April 22nd poem

Saturday, April 22, 2017

 Afternoon in the Garden 

"Oh!" I tell Elias, who is four.  "The rhizomes want to be near the surface of the soil."  I've been reading up on thinning irises while he plays with the hose.  "See the thick brown root here?  Come look!  They're all connected with this.  It's supposed to be showing like that ..." I make him come to me.  We both look.

I've come out to plant the grassy things with purple flowers I bought at the pottery festival.  I've gotten a hand spade from the shed, and I go to the front to hack at at the flower bed by the porch, loosening the roots of encroaching vines, upending old bits of rubber and plastic.  Perhaps it's called a trowel, the thing I'm holding.  Nothing in the shed is mine.  Not really.  I find something that I think at first is a squashed golden ring, but it's just a gold packaging tie.  I'm a bit scared of it all.  The digging.  The finding.

I leave Elias to do some of the loosening of roots while I run to the back to retrieve something.  When I return to the front, he says, "Don't look," and I see that he's uncovered a pink worm and is afraid it's injured.  I reassure him, move the worm aside.  I pull out two hearty dandelion plants, continue trying to find space among the rocks and roots.  "This is what's nice about gardening," I'm thinking.  "You can be a little crazy, attacking certain things, nurturing others, red in the face, throwing yourself into a plan all your own."  Elias is backing away, holding his face carefully.  He is having a much different feeling.  "I feel bad for everything that grows," he says.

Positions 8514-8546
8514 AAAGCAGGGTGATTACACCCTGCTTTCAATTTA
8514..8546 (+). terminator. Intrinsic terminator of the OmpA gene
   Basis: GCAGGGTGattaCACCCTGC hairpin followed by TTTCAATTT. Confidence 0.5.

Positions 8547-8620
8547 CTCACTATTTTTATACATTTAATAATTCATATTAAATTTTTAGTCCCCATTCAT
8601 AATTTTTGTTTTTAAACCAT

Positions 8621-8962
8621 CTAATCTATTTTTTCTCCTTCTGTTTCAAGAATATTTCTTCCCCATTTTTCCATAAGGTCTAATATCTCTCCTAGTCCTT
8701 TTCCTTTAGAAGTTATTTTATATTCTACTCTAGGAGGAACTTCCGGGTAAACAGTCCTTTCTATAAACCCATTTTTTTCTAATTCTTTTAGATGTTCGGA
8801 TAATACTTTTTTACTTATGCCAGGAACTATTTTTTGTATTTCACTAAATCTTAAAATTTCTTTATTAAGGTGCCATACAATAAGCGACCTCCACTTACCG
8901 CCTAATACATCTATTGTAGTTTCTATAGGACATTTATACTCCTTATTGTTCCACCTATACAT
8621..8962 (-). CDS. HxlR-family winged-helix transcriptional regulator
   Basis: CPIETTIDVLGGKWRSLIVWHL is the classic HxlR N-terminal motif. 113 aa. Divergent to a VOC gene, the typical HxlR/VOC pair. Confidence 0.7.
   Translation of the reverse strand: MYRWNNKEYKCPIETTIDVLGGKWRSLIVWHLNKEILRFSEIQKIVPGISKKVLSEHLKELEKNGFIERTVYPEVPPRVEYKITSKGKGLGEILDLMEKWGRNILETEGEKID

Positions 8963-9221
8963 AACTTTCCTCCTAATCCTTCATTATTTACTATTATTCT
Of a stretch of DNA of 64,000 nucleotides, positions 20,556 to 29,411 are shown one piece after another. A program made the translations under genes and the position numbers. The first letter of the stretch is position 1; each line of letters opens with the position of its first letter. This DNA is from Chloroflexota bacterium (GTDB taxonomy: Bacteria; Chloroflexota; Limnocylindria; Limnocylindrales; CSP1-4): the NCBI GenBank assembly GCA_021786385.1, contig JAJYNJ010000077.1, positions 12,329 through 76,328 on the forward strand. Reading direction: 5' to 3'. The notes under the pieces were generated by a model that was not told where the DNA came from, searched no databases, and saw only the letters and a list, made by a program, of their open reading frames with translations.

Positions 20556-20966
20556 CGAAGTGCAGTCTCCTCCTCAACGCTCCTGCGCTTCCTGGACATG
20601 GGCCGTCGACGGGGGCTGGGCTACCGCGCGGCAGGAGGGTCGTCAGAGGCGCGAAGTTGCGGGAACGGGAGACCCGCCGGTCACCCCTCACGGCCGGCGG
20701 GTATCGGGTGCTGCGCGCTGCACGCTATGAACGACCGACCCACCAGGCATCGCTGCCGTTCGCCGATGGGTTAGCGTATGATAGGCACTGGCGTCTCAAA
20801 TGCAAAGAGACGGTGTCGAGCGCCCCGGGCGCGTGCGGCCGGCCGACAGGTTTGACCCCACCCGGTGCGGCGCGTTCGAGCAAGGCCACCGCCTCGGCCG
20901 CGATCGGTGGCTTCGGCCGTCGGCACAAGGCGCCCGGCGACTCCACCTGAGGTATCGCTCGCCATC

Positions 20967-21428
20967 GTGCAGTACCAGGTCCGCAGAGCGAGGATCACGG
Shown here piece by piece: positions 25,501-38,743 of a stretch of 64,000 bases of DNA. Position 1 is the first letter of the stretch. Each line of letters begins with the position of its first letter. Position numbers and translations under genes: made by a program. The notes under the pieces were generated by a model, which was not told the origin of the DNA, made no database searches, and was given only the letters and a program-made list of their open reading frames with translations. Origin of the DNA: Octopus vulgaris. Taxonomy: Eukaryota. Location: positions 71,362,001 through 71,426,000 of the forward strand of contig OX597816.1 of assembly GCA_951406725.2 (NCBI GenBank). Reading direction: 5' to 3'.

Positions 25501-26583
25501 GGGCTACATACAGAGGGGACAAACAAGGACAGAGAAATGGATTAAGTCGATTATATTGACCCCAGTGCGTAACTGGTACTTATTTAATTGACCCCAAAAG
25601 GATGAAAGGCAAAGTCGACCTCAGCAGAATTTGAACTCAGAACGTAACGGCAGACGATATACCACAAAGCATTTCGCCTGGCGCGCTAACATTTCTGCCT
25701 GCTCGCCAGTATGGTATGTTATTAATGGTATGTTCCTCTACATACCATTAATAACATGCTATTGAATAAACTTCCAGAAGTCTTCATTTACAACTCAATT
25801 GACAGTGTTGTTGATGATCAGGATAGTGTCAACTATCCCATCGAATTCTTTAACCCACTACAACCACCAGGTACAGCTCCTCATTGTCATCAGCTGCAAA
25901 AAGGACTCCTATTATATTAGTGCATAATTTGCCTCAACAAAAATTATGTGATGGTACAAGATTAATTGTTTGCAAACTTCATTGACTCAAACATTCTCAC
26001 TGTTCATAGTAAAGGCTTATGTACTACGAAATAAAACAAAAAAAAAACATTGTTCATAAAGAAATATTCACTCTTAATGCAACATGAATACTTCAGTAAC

I get the grasses planted.  I stand to inspect things.  "All we have to do is cut the grass, maybe trim those bushes.  Later, we'll transplant some irises.  Oh, I need new begonias for my big pots.  I could have saved the begonias from last year in a bag in the shed, but I realized it too late."

"I'll remind you," he says.

Surveying the pollen-covered porch, I turn to Elias.

"You know what I need?" I say.

"A disguise?"

At bedtime, I'm telling my son's father about the irises.  I've let Elias replant the weeds in the back.  I've washed us off and cooled us down, fed us dinner.

"They're all connected with that big root," I'm saying.  "What's it called?  Rhizome, right?'

"That's what I call it," Elias says.

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